14. Three Political Letters
As Hildegard became established at Rupertsberg, she began to gain a reputation for prophecy and political wisdom as well as theological understanding, and it was in this role as adviser and prophetess that she became known as the ‘Sibyl of the Rhine’. Soon her direct advice was being sought, and given, in the current affairs of the German Empire and the Church. The letters here, though difficult to date precisely, illustrate aspects of this activity.
The letter to Pope Eugenius III is markedly different in tone from her earlier one to the same correspondent (6); the language is more apocalyptic, with the sword of divine justice circling in the air, and there is some intriguing animal imagery. It is tempting to relate the image of the bear to the new king of Germany, Frederick Barbarossa, who signed a political agreement with Eugenius at the Treaty of Constance in 1153.
The letter to Henry (Bishop of Liège 1145–64) is similarly urgent, with its imagery of dark clouds ominously threatening the mountain of flowers and gentle breezes. The dark clouds are a less precise kind of metaphor than that of the bear, but the implication is that the Church is somehow threatened. Henry was loyal to Barbarossa and took part in the first Italian expedition of 1154, attending the Emperor’s coronation by Pope Hadrian IV in 1155.
Hadrian IV was an Englishman and vigorous politician who at first honoured the Treaty of Constance by ousting the leader of the Senate, Arnold of Brescia, from Rome and by crowning Barbarossa as Emperor. But his agreement with King William I of Norman Sicily in 1156 brought a radical change of policy. In October 1157 a letter from Hadrian, delivered by his legates to the Diet of Besançon, provoked a bitter row with Barbarossa and his chancellor Rainald Dassel, who interpreted its requirements as a threat to imperial power. Hildegard’s letter to Hadrian presents a series of apocalyptic images and metaphors which, although bafflingly unclear, are of undoubted relevance to the events of Hadrian’s pontificate.
Hildegard to Pope Eugenius III, 1148–53 [Letter 3]
He who is not silent speaks – because of the weakness of those who are too blind to see, too deaf to hear, too dumb to speak – that robbers lie in wait by night1 with death-dealing weapons! And what does he say? The sword circles and turns, killing those who are evil in mind!
You in your person are a shining breastplate,2 the primary root, the presider at Christ’s nuptials with the Church. But you are divided in your attentions. On the one hand your soul is renewed in the mystic flower that is the companion of virginity;3 on the other, you are the branch of the Church.4 Listen to the One who strikes with his name and flows in the torrent; listen to him speaking to you: do not cast the eye from the eye, do not cut off the light from the light; but stand on the even path, lest you be accused for the sake of those souls who have been placed in your bosom. Do not allow them to sink in the lake of perdition through the power of the feasting prelates!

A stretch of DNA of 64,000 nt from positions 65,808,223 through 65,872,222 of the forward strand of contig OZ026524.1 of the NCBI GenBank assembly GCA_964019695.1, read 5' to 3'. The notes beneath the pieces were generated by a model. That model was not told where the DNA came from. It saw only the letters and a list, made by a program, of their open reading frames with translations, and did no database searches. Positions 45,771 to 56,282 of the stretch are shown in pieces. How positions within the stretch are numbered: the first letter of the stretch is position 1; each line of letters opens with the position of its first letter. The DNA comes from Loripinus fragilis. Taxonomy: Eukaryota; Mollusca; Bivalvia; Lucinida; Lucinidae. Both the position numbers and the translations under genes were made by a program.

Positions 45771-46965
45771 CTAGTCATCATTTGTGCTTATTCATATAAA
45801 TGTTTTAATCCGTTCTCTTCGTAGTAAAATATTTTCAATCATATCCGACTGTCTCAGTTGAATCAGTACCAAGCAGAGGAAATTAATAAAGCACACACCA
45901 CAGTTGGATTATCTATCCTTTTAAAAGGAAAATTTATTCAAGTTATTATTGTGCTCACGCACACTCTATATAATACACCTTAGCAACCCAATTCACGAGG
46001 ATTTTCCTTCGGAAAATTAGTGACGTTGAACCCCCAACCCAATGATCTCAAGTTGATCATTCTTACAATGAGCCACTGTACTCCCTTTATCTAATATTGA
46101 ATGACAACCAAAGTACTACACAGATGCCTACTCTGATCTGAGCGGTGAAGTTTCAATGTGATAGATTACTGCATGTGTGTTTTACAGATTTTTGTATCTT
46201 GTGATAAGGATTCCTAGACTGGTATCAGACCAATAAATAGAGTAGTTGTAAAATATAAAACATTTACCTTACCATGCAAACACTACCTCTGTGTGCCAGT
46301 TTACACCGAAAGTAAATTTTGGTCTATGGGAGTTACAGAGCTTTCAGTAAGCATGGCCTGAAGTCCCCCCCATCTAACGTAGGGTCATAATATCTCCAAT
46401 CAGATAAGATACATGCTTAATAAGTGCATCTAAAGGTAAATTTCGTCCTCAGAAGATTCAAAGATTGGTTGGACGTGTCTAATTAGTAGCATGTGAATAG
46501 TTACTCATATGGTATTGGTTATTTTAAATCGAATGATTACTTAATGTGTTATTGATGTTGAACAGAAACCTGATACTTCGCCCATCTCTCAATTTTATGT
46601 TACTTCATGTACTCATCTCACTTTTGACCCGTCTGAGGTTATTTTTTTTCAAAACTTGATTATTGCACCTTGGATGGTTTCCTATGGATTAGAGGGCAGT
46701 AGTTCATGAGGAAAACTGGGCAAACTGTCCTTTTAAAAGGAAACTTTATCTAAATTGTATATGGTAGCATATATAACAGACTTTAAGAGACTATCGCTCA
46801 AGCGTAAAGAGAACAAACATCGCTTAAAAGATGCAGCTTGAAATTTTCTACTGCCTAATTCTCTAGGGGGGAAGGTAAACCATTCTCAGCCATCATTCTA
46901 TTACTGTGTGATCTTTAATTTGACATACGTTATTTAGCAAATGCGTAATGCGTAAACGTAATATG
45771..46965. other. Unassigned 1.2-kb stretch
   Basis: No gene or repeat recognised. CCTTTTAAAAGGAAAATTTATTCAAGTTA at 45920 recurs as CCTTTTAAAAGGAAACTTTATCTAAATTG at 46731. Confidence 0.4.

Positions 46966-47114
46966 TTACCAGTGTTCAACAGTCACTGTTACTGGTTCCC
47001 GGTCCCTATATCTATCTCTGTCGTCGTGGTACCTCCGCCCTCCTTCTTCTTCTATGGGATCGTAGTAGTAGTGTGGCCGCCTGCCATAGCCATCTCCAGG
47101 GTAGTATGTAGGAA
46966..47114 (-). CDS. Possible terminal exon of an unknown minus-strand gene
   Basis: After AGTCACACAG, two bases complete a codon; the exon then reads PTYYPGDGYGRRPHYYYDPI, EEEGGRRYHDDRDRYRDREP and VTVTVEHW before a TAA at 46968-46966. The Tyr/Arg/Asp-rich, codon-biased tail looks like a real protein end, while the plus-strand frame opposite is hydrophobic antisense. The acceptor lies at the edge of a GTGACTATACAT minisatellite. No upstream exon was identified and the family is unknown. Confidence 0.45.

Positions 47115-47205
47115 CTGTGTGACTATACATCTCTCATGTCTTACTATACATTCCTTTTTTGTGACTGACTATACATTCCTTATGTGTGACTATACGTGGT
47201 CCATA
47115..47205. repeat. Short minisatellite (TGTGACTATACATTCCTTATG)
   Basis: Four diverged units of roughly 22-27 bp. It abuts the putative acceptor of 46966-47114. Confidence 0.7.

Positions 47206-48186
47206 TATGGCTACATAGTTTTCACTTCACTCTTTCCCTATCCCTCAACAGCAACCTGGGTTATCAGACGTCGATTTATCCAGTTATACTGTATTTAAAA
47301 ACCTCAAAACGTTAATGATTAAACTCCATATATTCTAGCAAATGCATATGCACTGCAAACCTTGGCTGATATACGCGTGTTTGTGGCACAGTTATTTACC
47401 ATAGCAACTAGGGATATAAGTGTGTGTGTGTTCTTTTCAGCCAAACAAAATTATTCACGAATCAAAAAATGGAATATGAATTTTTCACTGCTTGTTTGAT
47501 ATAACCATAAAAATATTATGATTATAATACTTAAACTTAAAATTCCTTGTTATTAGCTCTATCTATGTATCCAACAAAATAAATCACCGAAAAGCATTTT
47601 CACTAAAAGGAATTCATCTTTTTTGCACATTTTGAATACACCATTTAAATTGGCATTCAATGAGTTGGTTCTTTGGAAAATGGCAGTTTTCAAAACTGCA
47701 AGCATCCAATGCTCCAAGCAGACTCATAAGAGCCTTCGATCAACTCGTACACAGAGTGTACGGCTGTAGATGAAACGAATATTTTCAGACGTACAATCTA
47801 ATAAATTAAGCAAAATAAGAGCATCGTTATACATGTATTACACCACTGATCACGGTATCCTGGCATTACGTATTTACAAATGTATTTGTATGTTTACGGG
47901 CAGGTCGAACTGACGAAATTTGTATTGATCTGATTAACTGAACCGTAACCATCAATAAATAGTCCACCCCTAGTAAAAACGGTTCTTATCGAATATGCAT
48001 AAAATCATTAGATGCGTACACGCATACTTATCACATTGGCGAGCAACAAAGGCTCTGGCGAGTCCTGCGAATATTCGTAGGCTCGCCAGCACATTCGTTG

A jewel lies on the path, but a bear5 comes along. Seeing the beautiful jewel, he stretches out a paw to seize it and place it in his bosom. But suddenly an eagle appears, snatches the jewel, wraps it in the cover of his wings and bears it away to the inner courtyard of the palace of the king. That very jewel shines out its radiance in the presence of the king. And for love of the jewel, the king presents the eagle with golden shoes,6 praising him highly for his goodness.
You now, the viceroy of Christ, seated on the throne of the Church, choose for yourself the better part,7 that you may be the eagle overcoming the bear! Adorn the inner courtyard of the Church in the souls entrusted to you, so that in your golden shoes you may come to the heights and remove yourself far from the intruder’s grasp!
Hildegard to Henry, Bishop of Liège,8 1148–53 [Letter 37R]
The living light says: the paths of the scriptures lead directly to the high mountain,9 where the flowers grow and the costly aromatic herbs; where a pleasant wind blows, bringing forth their powerful fragrance; where the roses and lilies reveal their shining faces. But because of the shadows of dark living air, that mountain did not appear until the Son of the most High had enlightened the world. On that day, the sun rose from the dawn, illuminating this world so that all the people could see its aromatic herbs. That day was very beautiful, and sweet tidings came forth.
But O shepherds, now is the time for mourning and weeping, because in our time the mountain has been covered with a very black cloud so that it no longer sends forth its gentle fragrance. You, Henry, must be a good shepherd, noble of character. And just as the eagle gazes at the sun, ponder and consider how you can call back the wanderers and exiles and bring some light to this mountain, so that you will live, and so that you will hear the most loving voice of the Judge on high: ‘Well done, good and faithful servant.’10 Then your soul will shine with light like a soldier brilliant in the fight, who rejoices with his comrades because he has gained the victory.